/dev/loop0: 8 bytes were erased at offset 0x063ffe00 (gpt): 45 46 49 20 50 41 52 54
/dev/loop0: 2 bytes were erased at offset 0x000001fe (PMBR): 55 aa
/dev/loop0: calling ioctl to re-read partition table: Success
# losetup -d /dev/loop0

So this is a disk.img with a LUKS2 partition at an unknown offset, with a damaged header on it (magic bytes erased, partially overwritten, partition table wiped).


Metadata recovery:

Since the LUKS2 JSON string is plain ASCII, it can be found with strings, which will also show the offset:

# stdbuf -oL strings -n 64 -t d disk.img | grep '"keyslots":'
60837888 {"keyslots":{"0":{"type":"luks2","key_size":64,"af":{"type":"luks1","stripes":4000,"hash":"sha256"},"area":{"type":"raw","offset":"32768","size":"258048","encryption":"aes-xts-plain64","key_size":64},"kdf":{"type":"argon2id","time":13,"memory":1048576,"cpus":4,"salt":"R1z3arzSCjRb3STaCAnstIygkHCXf0CHf6kXl5yQj/E="}}},"tokens":{},"segments":{"0":{"type":"crypt","offset":"16777216","size":"dynamic","iv_tweak":"0","encryption":"aes-xts-plain64","sector_size":512}},"digests":{"0":{"type":"pbkdf2","keyslots":["0"],"segments":["0"],"hash":"sha256","iterations":324435,"salt":"0nSkpvmDJlvfkDaQteVVo6JdD/Oqt3vnndkZt1Qnd84=","digest":"lefQ21EaiuSdHFhSIFW3wDfMcRqG0HLCAO1bGI3SfvM="}},"config":{"json_size":"12288","keyslots_size":"16744448"}}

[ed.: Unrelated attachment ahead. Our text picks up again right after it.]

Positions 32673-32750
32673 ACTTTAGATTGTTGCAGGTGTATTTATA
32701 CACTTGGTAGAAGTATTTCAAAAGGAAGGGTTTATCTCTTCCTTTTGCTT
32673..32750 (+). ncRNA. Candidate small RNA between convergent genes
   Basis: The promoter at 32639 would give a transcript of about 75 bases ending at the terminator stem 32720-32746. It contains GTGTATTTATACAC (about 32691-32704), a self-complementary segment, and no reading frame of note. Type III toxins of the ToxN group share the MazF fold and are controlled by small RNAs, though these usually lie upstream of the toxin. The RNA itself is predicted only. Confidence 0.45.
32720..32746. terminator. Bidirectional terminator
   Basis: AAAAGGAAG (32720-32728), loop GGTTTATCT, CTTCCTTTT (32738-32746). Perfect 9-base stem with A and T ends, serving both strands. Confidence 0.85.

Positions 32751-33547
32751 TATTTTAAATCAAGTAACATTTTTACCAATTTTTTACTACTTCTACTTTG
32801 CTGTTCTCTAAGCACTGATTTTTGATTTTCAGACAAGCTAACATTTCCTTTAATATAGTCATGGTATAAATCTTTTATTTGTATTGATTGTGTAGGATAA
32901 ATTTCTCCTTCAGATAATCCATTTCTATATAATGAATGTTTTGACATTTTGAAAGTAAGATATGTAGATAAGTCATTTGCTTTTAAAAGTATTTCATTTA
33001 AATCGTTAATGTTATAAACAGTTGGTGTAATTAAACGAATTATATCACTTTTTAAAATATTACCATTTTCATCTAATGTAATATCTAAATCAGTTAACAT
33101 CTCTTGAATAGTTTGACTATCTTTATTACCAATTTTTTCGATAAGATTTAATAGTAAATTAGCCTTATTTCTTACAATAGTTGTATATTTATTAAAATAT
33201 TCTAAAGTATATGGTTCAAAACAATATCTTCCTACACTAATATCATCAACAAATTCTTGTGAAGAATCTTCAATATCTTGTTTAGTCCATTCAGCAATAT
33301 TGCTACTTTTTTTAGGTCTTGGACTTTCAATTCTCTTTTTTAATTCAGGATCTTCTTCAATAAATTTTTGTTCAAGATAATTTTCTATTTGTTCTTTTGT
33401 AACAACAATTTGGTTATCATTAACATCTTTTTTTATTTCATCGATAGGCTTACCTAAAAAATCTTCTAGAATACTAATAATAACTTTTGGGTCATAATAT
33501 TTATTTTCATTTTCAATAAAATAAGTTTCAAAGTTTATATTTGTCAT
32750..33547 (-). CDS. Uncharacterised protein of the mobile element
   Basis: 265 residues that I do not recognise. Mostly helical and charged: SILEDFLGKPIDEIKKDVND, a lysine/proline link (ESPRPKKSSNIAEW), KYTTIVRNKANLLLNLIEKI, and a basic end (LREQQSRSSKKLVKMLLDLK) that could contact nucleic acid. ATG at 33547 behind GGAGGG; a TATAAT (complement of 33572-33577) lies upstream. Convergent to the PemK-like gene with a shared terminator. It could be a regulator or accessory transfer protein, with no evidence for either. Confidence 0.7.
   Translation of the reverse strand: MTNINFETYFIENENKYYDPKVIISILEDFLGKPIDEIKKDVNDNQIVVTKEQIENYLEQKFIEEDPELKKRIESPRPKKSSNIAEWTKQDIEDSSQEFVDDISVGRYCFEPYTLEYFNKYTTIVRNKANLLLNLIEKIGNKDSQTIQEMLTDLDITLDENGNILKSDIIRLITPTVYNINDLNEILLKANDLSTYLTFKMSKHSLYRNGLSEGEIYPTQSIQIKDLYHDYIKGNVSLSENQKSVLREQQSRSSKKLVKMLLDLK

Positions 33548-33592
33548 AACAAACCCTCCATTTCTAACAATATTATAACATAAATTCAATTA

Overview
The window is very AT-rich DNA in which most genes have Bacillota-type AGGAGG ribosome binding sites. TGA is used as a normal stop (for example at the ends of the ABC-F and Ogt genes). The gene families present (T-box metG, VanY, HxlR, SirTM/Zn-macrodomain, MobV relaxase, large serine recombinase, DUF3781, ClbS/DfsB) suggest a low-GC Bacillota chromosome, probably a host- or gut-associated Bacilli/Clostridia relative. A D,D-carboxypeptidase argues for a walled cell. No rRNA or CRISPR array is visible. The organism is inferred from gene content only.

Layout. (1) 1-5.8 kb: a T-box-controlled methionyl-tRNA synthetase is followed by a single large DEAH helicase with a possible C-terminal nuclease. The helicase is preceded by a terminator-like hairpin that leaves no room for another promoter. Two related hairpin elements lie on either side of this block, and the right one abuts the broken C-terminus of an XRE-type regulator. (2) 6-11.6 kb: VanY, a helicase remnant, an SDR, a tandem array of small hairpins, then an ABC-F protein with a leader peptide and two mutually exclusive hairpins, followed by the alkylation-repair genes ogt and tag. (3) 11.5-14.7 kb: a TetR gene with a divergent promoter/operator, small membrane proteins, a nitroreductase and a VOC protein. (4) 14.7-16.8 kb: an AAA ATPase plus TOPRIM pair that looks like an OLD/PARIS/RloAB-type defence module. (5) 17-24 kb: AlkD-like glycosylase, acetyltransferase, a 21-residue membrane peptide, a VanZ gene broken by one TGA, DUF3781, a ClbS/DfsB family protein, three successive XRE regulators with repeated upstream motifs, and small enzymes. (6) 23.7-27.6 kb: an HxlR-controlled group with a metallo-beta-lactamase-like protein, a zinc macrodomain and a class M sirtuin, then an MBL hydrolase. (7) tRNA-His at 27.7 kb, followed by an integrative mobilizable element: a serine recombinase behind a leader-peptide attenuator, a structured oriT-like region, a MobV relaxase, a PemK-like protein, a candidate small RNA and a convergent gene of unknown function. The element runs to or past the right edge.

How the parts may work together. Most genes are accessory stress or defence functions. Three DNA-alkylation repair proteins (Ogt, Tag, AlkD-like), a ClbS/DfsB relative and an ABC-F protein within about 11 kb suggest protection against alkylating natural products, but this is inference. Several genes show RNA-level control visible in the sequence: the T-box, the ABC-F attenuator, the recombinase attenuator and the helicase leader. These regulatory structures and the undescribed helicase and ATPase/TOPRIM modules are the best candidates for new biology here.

So here we have an intact JSON string at offset 60837888. Copy&Paste it into a header.json file. The file should start with { and end with }. You can use jq to make sure it's indeed a valid JSON string, and also to show it in a more human-readable form:

# jq < header.json
{
  "keyslots": {
    "0": {
      "type": "luks2",
[…]
  }
}

Partition recovery:

The offset of the JSON metadata within the LUKS2 header is usually either 4096 or 20480, depending on whether it's the primary or secondary header. You have to substract these values from the offset that strings found earlier.

Thus, the correct partition offset in this case could be either 60837888 - 4096 = 60833792 = 58.02MiB or 60837888 - 20480 = 60817408 = 58 MiB. Since the latter is MiB aligned, it's the more likely candidate for the correct partition offset.

If in doubt, try both.


Key material recovery:

According to the JSON metadata, this LUKS2 header has a single keyslot and its key material is to be found at "offset":"32768","size":"258048". Let's grab it with dd: